Mary’s time of waiting was for a purpose. It had a goal and an end, and she faithfully pursued it with God’s help. As you reflect on your waiting this year, what has God grown in you? What will be the gift you offer the world this Christmas as Mary did? It takes awake and alert eyes to see the grace even amid the suffering we’ve endured.
And Paul reminds us of what we most need to hold on to through the long weary days of waiting for grace: “You are not lacking in any spiritual gift as you wait for the revealing of our Lord Jesus Christ. He will also strengthen you to the end.” Look back on this year and see the strength with which you endured its trials. See the call to justice and peace that rang even through our most bitter divides in society. And know that it has all led to this, the season of Advent, the time of upheaval and waiting, of change and pause, of grace and truth.
And so, we pray, and we stick together, and we love one another, and we wait upon the Lord. And Isaiah, the great prophet of the Advent season, announces the Good News:
“Those who wait for the Lord shall renew their strength, they shall mount up with wings like eagles, they shall run and not be weary, they shall walk and not faint.” Amen.
Ezekiel 34:11-16,20-24 Ephesians 1:15-23 Matthew 25:31-46
Let us pray: Lord God, Creator of the Universe and Power behind all powers, we come together to praise you and hear your word. Assure us once more of your divine control over all things and help us to surrender ourselves completely into your loving care. We ask this in the name of our Savior and King, Jesus. Amen.
It would be more appropriate to call this Sunday “Christ the Shepherd Sunday” rather than Christ the King. The Old Testament lesson certainly gives us that impression, staying with the shepherd image in glowing and dramatic language, focusing on God as the Great Shepherd, a description and promise eventually leading to a human shepherd, David. He became and then evolved into the best-known and loved king of ancient Israel. His name became a symbol of a great king, but he was not a saintly king – not with his many wives, dysfunctional children, and constant, unending wars.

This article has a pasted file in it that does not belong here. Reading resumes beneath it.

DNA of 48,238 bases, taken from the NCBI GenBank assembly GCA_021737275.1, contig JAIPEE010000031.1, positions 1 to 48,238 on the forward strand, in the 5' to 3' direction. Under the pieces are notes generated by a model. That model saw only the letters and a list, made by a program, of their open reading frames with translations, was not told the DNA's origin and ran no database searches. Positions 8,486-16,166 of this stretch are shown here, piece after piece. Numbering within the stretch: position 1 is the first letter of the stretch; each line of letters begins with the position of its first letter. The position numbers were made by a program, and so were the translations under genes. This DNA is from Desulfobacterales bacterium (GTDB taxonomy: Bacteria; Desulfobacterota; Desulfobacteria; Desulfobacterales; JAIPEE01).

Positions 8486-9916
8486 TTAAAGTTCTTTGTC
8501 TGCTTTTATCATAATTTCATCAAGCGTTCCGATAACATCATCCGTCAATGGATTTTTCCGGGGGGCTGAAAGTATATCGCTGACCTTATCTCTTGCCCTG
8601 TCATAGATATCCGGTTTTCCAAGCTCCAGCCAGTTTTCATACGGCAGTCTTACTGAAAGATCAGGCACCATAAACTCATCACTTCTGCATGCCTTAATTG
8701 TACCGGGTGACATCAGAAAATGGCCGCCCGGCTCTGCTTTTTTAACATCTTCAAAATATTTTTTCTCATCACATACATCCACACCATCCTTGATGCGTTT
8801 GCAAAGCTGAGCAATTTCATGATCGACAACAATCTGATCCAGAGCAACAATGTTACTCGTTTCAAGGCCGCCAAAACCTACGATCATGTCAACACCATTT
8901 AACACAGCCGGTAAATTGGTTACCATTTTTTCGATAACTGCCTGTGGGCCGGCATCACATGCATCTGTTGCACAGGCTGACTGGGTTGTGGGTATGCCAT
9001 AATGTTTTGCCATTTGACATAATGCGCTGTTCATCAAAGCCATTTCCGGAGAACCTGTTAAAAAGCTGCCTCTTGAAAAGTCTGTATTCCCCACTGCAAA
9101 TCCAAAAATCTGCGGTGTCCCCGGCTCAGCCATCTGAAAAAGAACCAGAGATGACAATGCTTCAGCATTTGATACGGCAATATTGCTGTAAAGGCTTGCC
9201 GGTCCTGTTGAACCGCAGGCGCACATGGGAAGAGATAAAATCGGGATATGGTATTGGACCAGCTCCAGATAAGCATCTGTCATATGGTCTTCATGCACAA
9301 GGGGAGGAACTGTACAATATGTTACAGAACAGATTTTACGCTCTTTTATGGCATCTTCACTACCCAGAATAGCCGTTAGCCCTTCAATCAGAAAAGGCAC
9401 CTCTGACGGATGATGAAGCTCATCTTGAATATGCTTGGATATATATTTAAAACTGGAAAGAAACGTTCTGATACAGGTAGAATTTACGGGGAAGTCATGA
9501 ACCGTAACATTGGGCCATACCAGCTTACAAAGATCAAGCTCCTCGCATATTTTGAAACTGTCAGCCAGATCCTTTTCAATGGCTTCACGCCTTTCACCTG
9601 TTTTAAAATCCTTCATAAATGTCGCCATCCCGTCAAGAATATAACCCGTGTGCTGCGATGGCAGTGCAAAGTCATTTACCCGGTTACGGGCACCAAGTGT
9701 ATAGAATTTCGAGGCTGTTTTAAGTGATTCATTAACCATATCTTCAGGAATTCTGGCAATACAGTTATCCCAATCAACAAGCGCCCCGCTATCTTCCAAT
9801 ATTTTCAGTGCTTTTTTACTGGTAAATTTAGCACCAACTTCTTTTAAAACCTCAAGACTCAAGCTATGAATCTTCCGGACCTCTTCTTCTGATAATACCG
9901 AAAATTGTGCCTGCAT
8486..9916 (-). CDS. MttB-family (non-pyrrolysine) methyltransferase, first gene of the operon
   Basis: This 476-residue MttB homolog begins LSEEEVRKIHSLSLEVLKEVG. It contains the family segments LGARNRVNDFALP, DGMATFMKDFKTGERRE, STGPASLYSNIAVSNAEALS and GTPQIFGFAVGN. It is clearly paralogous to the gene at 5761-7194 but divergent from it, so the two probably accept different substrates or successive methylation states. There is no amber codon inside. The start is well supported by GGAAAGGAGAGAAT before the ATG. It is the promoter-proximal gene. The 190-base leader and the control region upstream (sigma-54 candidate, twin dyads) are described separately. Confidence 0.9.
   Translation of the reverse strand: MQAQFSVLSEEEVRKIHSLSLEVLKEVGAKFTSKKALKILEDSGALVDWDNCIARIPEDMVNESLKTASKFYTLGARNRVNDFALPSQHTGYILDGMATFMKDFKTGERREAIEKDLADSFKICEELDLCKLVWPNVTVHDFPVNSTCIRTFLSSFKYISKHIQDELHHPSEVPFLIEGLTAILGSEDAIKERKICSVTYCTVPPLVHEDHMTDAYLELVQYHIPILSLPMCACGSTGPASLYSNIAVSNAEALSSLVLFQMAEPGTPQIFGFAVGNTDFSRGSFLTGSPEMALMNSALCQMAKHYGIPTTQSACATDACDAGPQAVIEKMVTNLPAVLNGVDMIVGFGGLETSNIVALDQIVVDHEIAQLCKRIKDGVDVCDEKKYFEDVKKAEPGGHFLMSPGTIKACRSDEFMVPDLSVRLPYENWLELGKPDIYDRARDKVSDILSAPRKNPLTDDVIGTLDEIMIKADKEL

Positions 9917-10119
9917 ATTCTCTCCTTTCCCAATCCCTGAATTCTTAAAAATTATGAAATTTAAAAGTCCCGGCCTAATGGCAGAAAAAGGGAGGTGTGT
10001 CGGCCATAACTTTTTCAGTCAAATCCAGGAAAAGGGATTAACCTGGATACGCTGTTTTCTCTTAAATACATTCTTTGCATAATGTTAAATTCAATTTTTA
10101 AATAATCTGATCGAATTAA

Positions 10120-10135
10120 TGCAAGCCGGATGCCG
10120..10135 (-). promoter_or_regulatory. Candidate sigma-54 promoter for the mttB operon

The New Testament lesson, by contrast, paints a picture of a glorified Christ raised from the dead and seated at the right hand of God “in the heavenly places.” The word “king” does not enter in this account, even though the language of the passage is filled with power beyond that of kings and emperors. Paul’s letters don’t use the designation “king,” which is found only in 1 Timothy, but that was likely written much later than the time of Paul. Of course, the book of Revelation is filled with kingly images, as is to be expected from apocalyptic writing. It is nearly impossible for those of us familiar with Handel’s Messiah to think of Revelation without hearing the triumphant words from Psalm 24:
Lift up your heads, O gates; lift them high, O everlasting doors; and the King of glory shall come in. “Who is this King of glory?” “The Lord, strong and mighty, the Lord, mighty in battle.”
This rather militarist victory is missing from the gospels, however. So, how did this image of Christ the King come about?
We first encounter the title “king” in Matthew’s story of the Magi’s visit to the infant Jesus. The wise visitors, accustomed to the great potentates of the East, come looking for a child born to be “king of the Jews,” but Herod, a once-great but troubled man, is already the king of the Jews by order of the occupying Romans. He did a great deal of good for Israel, but now he is old, having killed his wives and his own children in order to hold on to his throne. When he hears of the purpose of the Magi’s visit, he is terrified. Who is this child born to be king? The image he leaves to us of what a king ought to be is a rather miserable one.
In Matthew’s gospel, a child is called king of the Jews, and no one in his immediate family seems very surprised while the Magi recount ancient prophecies. The myth of David’s succession runs strong through the ages of Hebrew history and hope. Yet, that same title will be used thirty-three years later, written on a tablet with a vicious, ironic intention, a tablet nailed on top of the cross where the child, now a grown man, is hanging between two thieves. In the starkest language, we have the story of the greatest tragedy, one not easily conceived by the human mind.
What did the grown Jesus, the wise teacher and most appealing prophet, do with the title “king”? He used it in his parables. In his stories, we don’t have triumphant kings glorious in battle; we are given examples of kings who make difficult decisions based on justice; kings who give banquets where everyone is invited; and finally we are presented with this judgmental image of a king who bestows justice in Matthew 25. This parable, called the Great Judgment, is so familiar to all those who understand what it means to serve others in the name of Jesus that it has become almost a cliché in our times. Here, the image of the king is one of unwavering justice. This is a tough parable, without sentimentality, without evasions. We hear no trumpet calls and no triumphalism. Here, humility reigns.